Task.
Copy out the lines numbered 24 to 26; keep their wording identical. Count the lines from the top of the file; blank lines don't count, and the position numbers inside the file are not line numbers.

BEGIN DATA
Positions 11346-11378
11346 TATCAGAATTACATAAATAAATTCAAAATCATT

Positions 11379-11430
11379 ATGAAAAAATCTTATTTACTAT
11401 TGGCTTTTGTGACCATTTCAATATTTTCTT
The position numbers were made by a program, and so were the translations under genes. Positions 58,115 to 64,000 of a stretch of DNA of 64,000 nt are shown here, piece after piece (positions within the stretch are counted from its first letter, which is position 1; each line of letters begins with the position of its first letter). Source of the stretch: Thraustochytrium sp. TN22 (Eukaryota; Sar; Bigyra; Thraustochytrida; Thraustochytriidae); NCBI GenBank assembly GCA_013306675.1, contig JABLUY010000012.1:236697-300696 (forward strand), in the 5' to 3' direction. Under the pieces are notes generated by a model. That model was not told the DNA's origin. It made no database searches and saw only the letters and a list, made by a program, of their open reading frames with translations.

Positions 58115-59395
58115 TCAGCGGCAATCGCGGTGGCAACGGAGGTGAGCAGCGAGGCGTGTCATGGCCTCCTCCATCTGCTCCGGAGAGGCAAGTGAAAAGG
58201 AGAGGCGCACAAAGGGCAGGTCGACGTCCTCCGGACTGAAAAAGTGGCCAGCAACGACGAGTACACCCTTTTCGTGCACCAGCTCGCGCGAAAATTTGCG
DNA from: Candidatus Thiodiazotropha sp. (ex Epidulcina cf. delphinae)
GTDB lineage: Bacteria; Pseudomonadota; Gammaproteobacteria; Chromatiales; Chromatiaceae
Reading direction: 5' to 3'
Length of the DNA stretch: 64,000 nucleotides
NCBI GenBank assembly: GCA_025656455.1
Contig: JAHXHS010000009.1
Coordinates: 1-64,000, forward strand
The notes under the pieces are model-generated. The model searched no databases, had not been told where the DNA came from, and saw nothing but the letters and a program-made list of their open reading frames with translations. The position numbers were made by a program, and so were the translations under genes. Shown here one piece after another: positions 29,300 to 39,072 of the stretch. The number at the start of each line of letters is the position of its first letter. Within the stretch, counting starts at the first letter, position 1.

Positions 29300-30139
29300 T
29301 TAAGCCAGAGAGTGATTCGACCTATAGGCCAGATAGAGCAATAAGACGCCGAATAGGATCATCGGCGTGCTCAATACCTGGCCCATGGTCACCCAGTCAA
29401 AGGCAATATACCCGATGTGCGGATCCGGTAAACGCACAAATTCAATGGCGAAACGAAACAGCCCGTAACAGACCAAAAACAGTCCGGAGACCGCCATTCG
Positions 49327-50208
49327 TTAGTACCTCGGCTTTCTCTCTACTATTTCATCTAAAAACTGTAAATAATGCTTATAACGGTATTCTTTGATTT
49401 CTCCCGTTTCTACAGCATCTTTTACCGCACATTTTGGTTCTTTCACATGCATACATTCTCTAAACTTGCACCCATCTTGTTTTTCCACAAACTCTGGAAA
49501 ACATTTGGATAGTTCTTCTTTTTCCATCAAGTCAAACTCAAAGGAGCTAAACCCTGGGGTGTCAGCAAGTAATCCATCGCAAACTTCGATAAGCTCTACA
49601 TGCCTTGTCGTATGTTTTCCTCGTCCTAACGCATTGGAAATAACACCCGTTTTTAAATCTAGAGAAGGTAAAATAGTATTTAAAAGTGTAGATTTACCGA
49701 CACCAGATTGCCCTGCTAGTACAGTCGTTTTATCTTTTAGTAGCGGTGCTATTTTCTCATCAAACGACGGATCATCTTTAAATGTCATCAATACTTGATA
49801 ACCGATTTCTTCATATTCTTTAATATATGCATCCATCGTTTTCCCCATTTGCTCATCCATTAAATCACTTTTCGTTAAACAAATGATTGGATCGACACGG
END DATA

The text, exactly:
49401 CTCCCGTTTCTACAGCATCTTTTACCGCACATTTTGGTTCTTTCACATGCATACATTCTCTAAACTTGCACCCATCTTGTTTTTCCACAAACTCTGGAAA
49501 ACATTTGGATAGTTCTTCTTTTTCCATCAAGTCAAACTCAAAGGAGCTAAACCCTGGGGTGTCAGCAAGTAATCCATCGCAAACTTCGATAAGCTCTACA
49601 TGCCTTGTCGTATGTTTTCCTCGTCCTAACGCATTGGAAATAACACCCGTTTTTAAATCTAGAGAAGGTAAAATAGTATTTAAAAGTGTAGATTTACCGA